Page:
Thailand is one of the Asian countries where people chiefly consume rice. The lives of the Thais have been closely bound to ‘Khao’ or rice since ancient times.
For the Thais, rice is not only important as the main food that they eat at every meal, but it also has cultural significance. The Thai people, especially farmers, believe that there is a goddess of rice or “Mae Phosop” who guards the rice plants and make them grow fine. The farmers thus hold ceremonies to worship the Goddess at different stages of rice planting.
Rice usually appears on the table at every meal. The Thais consider a meal incomplete without some nice hot rice even if there are exquisite Thai dishes on the table. Among varieties of rice one of the most famous is “Khao Niao” meaning sticky rice. Northeastern Thais traditionally eat glutinous rice as their staple food. It is called glutinous in the sense of being glue-like or sticky, and not in the sense of containing gluten.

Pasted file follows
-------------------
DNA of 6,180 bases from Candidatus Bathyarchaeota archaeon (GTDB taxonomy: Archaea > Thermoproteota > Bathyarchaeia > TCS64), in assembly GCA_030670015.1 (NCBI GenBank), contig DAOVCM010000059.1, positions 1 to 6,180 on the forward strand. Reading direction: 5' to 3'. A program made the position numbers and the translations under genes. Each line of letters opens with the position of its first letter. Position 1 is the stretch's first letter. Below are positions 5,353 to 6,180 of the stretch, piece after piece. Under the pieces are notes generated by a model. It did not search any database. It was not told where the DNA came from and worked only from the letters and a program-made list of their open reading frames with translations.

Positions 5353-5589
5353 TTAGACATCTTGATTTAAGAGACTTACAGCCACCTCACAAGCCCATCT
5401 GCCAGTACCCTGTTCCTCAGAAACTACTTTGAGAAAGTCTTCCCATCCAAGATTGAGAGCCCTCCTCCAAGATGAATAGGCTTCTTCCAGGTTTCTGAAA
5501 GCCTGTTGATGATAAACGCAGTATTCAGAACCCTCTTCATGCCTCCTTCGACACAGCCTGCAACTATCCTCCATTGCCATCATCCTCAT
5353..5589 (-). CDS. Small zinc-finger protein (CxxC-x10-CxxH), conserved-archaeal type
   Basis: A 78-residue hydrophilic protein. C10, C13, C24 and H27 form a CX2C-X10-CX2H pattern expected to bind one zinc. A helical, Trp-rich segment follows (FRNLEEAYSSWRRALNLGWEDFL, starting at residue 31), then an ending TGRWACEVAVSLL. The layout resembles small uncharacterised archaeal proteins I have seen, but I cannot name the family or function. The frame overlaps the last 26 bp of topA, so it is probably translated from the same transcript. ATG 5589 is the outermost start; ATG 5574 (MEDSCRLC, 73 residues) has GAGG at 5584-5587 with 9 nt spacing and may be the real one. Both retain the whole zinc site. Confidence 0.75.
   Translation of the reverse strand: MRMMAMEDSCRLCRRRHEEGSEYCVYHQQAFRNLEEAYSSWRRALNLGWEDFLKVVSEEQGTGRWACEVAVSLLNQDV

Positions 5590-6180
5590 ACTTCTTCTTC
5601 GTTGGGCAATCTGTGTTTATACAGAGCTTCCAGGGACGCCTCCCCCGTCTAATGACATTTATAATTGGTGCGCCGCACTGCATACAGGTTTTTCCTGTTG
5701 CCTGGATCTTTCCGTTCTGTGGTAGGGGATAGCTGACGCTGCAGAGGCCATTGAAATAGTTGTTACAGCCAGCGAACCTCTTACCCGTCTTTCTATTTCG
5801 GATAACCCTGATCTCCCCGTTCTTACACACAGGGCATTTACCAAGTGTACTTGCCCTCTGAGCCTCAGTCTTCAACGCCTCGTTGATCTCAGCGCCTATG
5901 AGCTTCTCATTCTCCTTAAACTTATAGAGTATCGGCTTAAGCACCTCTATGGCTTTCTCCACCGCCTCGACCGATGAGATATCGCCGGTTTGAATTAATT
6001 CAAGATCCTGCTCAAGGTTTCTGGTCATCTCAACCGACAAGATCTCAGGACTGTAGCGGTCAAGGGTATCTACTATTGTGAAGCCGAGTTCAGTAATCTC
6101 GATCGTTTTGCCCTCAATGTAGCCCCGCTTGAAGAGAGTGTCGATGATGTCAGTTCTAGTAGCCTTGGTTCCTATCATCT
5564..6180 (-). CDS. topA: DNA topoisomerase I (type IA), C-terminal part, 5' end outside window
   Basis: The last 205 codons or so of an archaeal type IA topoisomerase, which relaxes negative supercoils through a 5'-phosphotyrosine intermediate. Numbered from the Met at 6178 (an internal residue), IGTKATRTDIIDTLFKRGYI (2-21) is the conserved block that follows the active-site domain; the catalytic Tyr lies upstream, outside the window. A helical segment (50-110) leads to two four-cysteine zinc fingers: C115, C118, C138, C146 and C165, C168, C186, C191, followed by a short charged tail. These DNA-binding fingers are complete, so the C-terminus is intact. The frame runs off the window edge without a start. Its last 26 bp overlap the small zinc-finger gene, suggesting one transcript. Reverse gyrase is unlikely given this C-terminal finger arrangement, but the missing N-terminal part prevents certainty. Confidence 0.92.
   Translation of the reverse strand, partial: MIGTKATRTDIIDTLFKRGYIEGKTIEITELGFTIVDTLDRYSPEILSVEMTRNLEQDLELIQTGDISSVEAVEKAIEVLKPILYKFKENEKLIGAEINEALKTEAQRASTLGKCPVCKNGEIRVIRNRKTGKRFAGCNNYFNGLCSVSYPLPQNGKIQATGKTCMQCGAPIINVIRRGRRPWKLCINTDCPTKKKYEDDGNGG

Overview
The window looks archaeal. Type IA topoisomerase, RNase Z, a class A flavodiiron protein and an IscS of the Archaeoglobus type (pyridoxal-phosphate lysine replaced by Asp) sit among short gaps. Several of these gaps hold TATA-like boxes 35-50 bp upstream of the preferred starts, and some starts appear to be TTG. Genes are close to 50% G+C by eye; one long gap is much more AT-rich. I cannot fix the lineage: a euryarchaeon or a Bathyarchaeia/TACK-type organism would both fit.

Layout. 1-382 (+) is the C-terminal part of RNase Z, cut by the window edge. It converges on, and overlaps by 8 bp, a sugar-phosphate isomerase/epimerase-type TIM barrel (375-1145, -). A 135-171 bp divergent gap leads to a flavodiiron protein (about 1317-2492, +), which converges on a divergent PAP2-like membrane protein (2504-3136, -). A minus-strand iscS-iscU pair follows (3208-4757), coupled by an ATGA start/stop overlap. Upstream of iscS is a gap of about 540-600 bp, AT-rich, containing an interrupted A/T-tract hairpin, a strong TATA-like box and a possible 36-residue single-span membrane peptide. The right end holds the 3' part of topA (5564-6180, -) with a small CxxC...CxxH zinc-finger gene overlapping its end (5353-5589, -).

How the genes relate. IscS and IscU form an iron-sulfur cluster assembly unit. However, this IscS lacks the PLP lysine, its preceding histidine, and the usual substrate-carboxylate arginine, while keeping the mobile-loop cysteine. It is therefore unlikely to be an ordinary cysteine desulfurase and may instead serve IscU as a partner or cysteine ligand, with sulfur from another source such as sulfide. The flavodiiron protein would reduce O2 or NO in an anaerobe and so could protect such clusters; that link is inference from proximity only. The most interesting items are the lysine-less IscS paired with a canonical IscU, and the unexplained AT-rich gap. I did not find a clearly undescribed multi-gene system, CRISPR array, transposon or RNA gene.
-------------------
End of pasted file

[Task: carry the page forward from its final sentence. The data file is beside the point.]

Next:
Khao niao sangkhaya or Sticky Rice with Custard is a traditional Thai dessert. It is prepared with glutinous rice, egg custard and coconut milk. Khao niew sangkaya is served warm or either at room temperature. Sangkaya in Thailand was influenced by Portuguese cuisine.
Khao niao mamuang or Mango sticky rice is a traditional Thai dessert made with glutinous rice, fresh mango, palm sugar and coconut milk. Although originating in Thailand, it is consumed throughout the Indochina region of Southeast Asia, including Laos, Cambodia, and Vietnam. It is usually eaten in the peak mango season, the summer months of April and May in Thailand.
Khao niao is one of the main ingredients in making the sour-fermented pork skinless sausage called Naem, or its northern Thai equivalent Chin som, which can be made from pork, beef, or water buffalo meat. It is also essential for the fermentation process in the northeastern Thai sausage called Sai krok Isan. This latter sausage is made, in contrast to the first two, with a sausage casing.